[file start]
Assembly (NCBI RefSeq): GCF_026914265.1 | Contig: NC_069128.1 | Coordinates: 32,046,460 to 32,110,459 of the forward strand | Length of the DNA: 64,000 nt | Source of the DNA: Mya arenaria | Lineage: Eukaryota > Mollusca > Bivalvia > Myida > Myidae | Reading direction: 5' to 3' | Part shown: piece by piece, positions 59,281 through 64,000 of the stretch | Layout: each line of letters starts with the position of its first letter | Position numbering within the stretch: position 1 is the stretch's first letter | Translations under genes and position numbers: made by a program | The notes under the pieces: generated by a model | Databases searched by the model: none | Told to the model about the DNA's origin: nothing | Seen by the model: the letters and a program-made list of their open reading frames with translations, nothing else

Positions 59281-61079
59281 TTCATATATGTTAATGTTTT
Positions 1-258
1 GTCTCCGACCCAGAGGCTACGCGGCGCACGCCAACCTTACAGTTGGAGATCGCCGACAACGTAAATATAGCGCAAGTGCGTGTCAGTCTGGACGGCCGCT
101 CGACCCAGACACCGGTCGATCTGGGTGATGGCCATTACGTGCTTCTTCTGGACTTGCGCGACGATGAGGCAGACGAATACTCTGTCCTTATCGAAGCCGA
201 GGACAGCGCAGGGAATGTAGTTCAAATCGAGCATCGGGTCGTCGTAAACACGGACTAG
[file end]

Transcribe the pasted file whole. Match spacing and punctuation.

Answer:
Assembly (NCBI RefSeq): GCF_026914265.1 | Contig: NC_069128.1 | Coordinates: 32,046,460 to 32,110,459 of the forward strand | Length of the DNA: 64,000 nt | Source of the DNA: Mya arenaria | Lineage: Eukaryota > Mollusca > Bivalvia > Myida > Myidae | Reading direction: 5' to 3' | Part shown: piece by piece, positions 59,281 through 64,000 of the stretch | Layout: each line of letters starts with the position of its first letter | Position numbering within the stretch: position 1 is the stretch's first letter | Translations under genes and position numbers: made by a program | The notes under the pieces: generated by a model | Databases searched by the model: none | Told to the model about the DNA's origin: nothing | Seen by the model: the letters and a program-made list of their open reading frames with translations, nothing else

Positions 59281-61079
59281 TTCATATATGTTAATGTTTT
Positions 1-258
1 GTCTCCGACCCAGAGGCTACGCGGCGCACGCCAACCTTACAGTTGGAGATCGCCGACAACGTAAATATAGCGCAAGTGCGTGTCAGTCTGGACGGCCGCT
101 CGACCCAGACACCGGTCGATCTGGGTGATGGCCATTACGTGCTTCTTCTGGACTTGCGCGACGATGAGGCAGACGAATACTCTGTCCTTATCGAAGCCGA
201 GGACAGCGCAGGGAATGTAGTTCAAATCGAGCATCGGGTCGTCGTAAACACGGACTAG